Title

The Effect of Thalassia testudinum and Rhizophora mangle on the Prevention of Acidic Conditions In Aquatic Environments

Author(s)

Apurva Mitta

School Name

Spring Valley High School

Grade Level

10th Grade

Presentation Topic

Environmental Science

Presentation Type

Non-Mentored

Abstract

The emission of anthropogenic pollution from industrial activities contributes to increases in ocean acidity, creating unsuitable environments. To alleviate this problem, the use of aquatic plants is being proposed. Thalassia testudinum is a species of seagrass known for abilities in maintaining a viable pH for aquatic organisms within areas subject to large amounts of CO2. As a result, it was hypothesized that the Thalassia testudinum would efficiently increase the pH when grown in an environment that mimics the ocean. Three Thalassia testudinum and three Rhizophora mangle were placed in an environment of substrate and solutions with specific amounts of himalyan sea salt, baking soda, and CO2, depending on the trial. The pH changes were recorded throughout two weeks. It was found that at the end of week two, the pH levels for the Thalassia testudinum in all solutions were highest. Two one-way ANOVAs were conducted for variables with and without additional CO2, revealing that the relationship between the plants and changes in pH were not statistically significant: p = 0.642, p = 0.186; p > 0.05. Additionally, the degrees of freedom were 19.33 for the first ANOVA, with F(2,6) = 0.48, and 18.51 with F(2,1) = 13.92 for the second ANOVA; the low f-values and high p-values caused the null hypothesis to fail to be rejected. As a result, changes such as using more aquatic plants or calculating the variations in CO2 intake with methods of titration can be applied in future studies.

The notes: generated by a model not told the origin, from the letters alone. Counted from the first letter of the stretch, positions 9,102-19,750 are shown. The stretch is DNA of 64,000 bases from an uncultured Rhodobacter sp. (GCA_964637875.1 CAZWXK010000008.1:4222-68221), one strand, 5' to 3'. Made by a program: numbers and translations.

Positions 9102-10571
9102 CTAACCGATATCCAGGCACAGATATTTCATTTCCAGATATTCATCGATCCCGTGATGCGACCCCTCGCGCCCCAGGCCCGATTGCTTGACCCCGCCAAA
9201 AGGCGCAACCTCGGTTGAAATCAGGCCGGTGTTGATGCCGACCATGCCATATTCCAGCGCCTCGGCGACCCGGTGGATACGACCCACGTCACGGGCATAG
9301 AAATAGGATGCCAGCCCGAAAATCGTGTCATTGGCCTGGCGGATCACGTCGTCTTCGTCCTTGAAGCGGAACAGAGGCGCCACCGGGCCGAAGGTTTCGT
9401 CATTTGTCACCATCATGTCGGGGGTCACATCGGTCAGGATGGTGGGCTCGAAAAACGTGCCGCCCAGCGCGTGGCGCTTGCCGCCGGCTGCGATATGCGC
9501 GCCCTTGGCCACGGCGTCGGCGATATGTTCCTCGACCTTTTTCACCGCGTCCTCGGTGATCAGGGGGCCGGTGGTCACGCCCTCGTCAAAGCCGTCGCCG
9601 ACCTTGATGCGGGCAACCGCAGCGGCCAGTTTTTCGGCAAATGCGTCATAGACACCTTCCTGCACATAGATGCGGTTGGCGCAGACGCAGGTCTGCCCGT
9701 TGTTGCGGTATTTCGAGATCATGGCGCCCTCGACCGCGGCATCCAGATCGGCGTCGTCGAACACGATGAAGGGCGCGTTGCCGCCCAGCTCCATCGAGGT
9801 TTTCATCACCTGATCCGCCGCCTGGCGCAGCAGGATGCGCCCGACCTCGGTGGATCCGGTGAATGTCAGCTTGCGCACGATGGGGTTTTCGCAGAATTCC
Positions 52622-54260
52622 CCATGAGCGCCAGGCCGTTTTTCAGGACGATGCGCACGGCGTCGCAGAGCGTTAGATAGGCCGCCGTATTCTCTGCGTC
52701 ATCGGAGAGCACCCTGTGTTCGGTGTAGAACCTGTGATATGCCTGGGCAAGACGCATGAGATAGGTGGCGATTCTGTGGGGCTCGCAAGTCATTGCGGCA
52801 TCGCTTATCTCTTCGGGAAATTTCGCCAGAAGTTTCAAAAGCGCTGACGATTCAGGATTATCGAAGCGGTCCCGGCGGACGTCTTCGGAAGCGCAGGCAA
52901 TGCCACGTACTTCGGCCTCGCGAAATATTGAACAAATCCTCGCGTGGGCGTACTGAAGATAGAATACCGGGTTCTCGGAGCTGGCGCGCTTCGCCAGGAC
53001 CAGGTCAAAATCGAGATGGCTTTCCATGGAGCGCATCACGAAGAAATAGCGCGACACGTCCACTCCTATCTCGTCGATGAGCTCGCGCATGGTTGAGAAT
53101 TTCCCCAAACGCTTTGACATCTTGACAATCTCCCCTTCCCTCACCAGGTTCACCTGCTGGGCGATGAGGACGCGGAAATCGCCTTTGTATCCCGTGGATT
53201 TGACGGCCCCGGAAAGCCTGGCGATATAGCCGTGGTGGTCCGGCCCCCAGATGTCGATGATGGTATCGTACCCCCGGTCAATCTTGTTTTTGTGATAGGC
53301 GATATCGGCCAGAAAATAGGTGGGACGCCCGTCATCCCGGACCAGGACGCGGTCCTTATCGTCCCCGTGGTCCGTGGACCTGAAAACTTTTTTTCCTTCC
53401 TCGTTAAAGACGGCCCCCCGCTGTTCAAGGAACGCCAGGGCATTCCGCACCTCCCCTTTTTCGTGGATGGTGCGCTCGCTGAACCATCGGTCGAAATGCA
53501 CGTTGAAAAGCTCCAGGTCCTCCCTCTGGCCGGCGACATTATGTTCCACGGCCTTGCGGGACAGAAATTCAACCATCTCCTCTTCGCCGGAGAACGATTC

Location

Furman Hall 227

Start Date

3-28-2020 9:29 AM

Presentation Format

Oral and Written

Group Project

No

COinS
 
Mar 28th, 9:29 AM

The Effect of Thalassia testudinum and Rhizophora mangle on the Prevention of Acidic Conditions In Aquatic Environments

Furman Hall 227

The emission of anthropogenic pollution from industrial activities contributes to increases in ocean acidity, creating unsuitable environments. To alleviate this problem, the use of aquatic plants is being proposed. Thalassia testudinum is a species of seagrass known for abilities in maintaining a viable pH for aquatic organisms within areas subject to large amounts of CO2. As a result, it was hypothesized that the Thalassia testudinum would efficiently increase the pH when grown in an environment that mimics the ocean. Three Thalassia testudinum and three Rhizophora mangle were placed in an environment of substrate and solutions with specific amounts of himalyan sea salt, baking soda, and CO2, depending on the trial. The pH changes were recorded throughout two weeks. It was found that at the end of week two, the pH levels for the Thalassia testudinum in all solutions were highest. Two one-way ANOVAs were conducted for variables with and without additional CO2, revealing that the relationship between the plants and changes in pH were not statistically significant: p = 0.642, p = 0.186; p > 0.05. Additionally, the degrees of freedom were 19.33 for the first ANOVA, with F(2,6) = 0.48, and 18.51 with F(2,1) = 13.92 for the second ANOVA; the low f-values and high p-values caused the null hypothesis to fail to be rejected. As a result, changes such as using more aquatic plants or calculating the variations in CO2 intake with methods of titration can be applied in future studies.